Diana E. Natalie

 

 

 

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Sunday Quote & Photo 13.04.2014

Recently my Mom (79 yrs) used a laptop and digital slide converter to convert several trays of old Kodachrome slides to digital .jpeg images. Many of these pictures we hadn’t seen for decades and they brought us much joy as we reminisced. Of particular interest to me was this photo of my maternal Grandmother at the stove putting the finishing touches on a Partridge in her well-worn cast iron pot while my Grandpa waits patiently to savour his quarry. The old pot was somehow passed on to me, and shows up in several places throughout this blog. I’m pretty sure cast iron holds onto the flavours of the years, at very least some sort of ‘food memory’, as everything that simmers there today tastes extra special!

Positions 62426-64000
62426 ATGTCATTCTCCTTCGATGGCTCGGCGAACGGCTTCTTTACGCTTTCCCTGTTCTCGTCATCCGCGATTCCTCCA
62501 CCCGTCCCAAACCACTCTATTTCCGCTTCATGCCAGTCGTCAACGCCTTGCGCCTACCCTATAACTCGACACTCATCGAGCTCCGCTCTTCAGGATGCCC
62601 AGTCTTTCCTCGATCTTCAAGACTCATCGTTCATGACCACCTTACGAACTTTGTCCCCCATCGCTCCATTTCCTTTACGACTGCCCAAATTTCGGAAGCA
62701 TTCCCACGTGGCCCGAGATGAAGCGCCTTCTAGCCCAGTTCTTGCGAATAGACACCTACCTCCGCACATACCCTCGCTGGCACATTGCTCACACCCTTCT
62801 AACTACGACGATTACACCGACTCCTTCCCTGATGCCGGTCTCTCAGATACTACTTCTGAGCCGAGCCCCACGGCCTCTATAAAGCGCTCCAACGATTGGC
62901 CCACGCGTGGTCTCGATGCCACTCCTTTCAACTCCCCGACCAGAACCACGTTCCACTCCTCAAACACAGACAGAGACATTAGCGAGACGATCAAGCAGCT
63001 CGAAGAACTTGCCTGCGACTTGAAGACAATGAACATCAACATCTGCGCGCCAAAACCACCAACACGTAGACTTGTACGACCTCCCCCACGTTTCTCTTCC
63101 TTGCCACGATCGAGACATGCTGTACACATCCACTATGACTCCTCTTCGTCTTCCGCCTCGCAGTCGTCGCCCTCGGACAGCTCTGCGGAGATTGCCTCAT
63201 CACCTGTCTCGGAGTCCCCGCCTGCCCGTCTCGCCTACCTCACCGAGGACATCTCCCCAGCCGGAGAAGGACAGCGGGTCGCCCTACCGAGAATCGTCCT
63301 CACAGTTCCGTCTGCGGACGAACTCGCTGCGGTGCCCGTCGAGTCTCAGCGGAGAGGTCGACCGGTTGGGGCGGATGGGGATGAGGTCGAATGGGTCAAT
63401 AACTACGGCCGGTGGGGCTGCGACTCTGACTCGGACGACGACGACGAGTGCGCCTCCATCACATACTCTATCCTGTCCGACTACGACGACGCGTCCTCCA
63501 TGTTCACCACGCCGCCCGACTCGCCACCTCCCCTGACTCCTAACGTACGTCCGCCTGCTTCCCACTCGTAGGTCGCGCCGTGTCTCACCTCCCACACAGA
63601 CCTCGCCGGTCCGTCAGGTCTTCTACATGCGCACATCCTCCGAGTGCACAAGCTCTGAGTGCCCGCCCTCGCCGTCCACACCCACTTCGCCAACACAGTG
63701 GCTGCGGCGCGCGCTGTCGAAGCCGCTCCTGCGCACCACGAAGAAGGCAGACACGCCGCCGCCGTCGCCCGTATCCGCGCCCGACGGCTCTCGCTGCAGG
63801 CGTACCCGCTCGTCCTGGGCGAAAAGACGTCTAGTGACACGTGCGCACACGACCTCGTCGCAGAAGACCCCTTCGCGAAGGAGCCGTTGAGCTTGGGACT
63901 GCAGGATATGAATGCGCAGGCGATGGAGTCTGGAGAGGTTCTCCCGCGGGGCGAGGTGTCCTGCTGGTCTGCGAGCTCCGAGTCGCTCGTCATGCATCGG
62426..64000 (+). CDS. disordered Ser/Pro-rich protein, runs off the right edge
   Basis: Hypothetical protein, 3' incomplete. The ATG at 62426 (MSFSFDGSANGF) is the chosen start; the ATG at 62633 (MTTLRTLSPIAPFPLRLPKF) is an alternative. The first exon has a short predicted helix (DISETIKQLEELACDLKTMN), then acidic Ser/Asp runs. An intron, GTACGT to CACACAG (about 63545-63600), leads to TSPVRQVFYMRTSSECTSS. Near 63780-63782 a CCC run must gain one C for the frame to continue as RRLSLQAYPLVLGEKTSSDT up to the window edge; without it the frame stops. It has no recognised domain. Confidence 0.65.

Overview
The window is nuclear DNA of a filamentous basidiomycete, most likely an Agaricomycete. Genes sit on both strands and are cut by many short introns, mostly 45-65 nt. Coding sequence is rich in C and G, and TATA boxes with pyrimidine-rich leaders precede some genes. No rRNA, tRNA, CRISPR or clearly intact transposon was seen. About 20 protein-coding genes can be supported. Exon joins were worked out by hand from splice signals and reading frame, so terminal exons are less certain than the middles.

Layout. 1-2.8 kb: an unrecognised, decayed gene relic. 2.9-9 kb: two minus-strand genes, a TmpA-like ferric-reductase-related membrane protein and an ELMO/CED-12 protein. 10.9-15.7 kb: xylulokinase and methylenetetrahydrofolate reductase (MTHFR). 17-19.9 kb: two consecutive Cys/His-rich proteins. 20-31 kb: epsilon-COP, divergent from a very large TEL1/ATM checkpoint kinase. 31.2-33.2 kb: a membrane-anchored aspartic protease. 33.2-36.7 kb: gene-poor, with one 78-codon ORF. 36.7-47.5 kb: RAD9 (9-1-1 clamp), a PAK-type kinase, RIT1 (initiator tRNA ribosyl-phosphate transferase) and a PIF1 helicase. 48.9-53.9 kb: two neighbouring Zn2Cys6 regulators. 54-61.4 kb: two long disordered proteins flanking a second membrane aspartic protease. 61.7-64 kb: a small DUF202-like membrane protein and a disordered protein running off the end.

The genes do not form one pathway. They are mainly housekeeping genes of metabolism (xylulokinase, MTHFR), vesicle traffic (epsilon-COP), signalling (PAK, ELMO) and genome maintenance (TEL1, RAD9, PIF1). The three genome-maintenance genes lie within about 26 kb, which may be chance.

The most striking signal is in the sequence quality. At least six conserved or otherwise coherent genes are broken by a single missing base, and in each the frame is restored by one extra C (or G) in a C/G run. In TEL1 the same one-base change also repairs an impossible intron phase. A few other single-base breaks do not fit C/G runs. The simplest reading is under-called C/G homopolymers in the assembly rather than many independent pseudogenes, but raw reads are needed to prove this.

Grandma Lott at Stove

from Chapter One ‘Not To Mention That Her Apple Tarts Would Change Your Life’, of a little book by Sophie Hudson entitled, A Little Salty to Cut the Sweet ~ Southern Stories of Faith, Family, and Fifteen Pounds of Bacon.

“The mental picture of Mamaw standing at the stove is one of the most enduring images of my childhood, mainly because she stood at that stove so faithfully. She cooked three hot meals a day, seven days a week. There was never anything made from a box, either – no powdery macaroni and cheese or Hamburger Helper. Oh, no, ma’am. There was hot cornbread, beef stroganoff over rice, pot roast with carrots and potatoes, fried chicken, creamed potatoes, fresh peas, fried squash, fried okra (I have to pause for a moment whenever I mention Mamaw’s fried okra and give it the reverence and honour that it is due), egg custard pie, pound cake – I could go on and on.